In a survey of healthcare professionals in China during COVID-19, the most common site of PPE-related skin injury was the nasal bridge, and the most frequent cause of this injury was goggles.
The skin over the nasal bridge is most vulnerable to injury because it is a bony prominence. The skin is thinner with little underlying tissue. Shifting of the mask causes friction and shear, and moisture accumulation contributes to the development of skin damage over time.
The pressure of tight-fitting goggles can be seen around the eyes, cheeks, and nasal bridge upon removal. Most HCPs prefer to wear face shields if they can, but even face shields can cause a band of pressure across the forehead. Many are wearing both.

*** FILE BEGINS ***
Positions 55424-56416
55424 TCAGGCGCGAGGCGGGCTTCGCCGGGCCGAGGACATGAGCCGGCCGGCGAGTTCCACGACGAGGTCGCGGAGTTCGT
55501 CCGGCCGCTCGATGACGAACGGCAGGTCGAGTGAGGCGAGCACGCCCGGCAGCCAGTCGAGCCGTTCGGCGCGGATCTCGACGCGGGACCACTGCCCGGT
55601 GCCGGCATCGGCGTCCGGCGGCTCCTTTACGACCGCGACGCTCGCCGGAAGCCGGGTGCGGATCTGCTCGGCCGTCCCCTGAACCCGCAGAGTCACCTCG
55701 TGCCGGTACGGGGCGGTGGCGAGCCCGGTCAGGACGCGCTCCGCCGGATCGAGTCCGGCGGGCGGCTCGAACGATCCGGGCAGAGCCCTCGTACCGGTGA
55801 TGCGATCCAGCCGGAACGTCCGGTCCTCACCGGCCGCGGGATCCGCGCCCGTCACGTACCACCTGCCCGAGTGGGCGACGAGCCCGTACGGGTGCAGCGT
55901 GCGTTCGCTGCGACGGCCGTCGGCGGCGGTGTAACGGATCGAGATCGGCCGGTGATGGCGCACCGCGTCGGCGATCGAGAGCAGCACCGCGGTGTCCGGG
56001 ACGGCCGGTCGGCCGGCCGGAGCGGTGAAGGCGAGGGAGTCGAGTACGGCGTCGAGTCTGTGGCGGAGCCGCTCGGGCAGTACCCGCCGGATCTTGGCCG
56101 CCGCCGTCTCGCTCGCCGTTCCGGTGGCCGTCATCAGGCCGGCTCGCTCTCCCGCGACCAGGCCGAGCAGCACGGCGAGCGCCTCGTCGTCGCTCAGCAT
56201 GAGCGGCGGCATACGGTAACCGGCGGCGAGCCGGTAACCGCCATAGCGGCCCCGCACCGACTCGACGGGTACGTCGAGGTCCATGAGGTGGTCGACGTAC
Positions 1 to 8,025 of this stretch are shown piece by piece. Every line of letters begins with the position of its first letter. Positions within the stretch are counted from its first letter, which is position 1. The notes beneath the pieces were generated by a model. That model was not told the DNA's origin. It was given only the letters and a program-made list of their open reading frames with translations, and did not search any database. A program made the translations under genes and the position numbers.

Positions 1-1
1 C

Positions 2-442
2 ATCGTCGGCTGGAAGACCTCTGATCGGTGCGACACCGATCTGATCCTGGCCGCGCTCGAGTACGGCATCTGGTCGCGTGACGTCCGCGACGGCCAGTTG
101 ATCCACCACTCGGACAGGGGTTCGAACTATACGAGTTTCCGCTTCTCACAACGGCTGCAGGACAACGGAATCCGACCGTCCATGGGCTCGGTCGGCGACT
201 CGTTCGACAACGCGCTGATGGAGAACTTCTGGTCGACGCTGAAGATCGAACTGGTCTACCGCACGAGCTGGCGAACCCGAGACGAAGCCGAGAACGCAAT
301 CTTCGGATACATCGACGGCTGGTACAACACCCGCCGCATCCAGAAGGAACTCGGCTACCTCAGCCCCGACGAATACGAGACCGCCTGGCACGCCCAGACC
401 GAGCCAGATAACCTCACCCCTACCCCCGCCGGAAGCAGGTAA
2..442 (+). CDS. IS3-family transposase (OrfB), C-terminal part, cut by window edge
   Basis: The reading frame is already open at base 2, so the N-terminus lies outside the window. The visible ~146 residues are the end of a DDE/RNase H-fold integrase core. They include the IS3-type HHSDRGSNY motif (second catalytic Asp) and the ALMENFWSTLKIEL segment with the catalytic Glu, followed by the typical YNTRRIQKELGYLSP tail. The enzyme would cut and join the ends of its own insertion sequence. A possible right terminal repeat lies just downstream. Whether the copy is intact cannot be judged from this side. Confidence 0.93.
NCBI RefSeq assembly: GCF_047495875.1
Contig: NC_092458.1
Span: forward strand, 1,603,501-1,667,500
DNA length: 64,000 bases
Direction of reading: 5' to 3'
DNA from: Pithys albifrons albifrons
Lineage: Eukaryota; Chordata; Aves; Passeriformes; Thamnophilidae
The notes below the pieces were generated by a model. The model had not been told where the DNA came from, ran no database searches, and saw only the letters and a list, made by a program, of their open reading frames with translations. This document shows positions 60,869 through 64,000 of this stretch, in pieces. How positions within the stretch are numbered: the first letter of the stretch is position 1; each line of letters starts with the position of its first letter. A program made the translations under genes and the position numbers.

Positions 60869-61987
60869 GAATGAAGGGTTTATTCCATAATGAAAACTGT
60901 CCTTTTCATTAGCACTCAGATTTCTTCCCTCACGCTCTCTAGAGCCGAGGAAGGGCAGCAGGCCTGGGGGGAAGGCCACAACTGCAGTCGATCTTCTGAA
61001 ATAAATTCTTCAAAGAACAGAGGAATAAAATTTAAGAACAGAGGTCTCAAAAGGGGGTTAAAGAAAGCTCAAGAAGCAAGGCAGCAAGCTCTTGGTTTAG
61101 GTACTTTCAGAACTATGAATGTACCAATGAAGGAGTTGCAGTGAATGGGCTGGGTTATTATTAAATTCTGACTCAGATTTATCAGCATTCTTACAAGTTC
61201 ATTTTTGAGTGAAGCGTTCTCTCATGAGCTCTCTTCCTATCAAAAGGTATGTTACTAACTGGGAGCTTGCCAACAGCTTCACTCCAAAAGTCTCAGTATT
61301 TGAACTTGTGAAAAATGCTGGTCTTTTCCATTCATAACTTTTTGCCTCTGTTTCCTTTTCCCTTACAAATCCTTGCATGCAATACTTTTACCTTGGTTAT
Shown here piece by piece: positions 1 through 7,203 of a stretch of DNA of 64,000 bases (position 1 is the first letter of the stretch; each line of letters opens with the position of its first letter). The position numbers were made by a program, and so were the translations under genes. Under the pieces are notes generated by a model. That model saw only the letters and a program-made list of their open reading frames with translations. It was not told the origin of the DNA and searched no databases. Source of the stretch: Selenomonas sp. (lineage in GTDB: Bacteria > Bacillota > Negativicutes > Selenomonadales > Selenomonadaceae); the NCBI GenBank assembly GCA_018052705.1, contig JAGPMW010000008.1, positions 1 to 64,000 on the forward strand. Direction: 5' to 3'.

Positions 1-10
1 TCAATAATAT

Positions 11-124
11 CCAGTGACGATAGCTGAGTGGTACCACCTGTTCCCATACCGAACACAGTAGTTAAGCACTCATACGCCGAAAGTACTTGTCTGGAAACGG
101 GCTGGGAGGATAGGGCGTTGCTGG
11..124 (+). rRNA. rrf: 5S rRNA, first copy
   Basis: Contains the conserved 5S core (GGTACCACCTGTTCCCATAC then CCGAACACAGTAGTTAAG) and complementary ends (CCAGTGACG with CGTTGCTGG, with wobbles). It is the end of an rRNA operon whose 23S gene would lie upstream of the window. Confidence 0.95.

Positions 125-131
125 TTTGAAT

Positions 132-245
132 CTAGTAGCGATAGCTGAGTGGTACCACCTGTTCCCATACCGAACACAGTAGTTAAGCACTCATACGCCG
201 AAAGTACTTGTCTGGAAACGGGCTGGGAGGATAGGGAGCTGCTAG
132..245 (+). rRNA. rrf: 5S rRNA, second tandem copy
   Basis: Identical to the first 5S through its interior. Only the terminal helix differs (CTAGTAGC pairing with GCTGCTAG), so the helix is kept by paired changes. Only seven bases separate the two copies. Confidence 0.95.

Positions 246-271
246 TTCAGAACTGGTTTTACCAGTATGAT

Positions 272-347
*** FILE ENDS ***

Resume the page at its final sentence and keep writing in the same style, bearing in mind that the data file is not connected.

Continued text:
Ideally, the pressure from a mask or other PPE should be off-loaded periodically, at least every 4 hours. This isn’t always possible, unfortunately.
If a clinician is experiencing pressure or irritation, but has no evidence of broken skin, what can be done to prevent adverse skin effects?
The field of wound care recognizes four stages of pressure injury, from stage 1 (non-blanchable erythema) up to stage 4 (full thickness skin and tissue loss). We’ve modified this model for PPE-related skin injury. In our best practices document and educational program, we identify three levels of skin and tissue damage:
* Level 1 is normal, intact skin.
* In level 2, the skin is still intact but it is reddened, indicating some underlying tissue damage.
* The highest, level 3, is non-intact skin of any degree.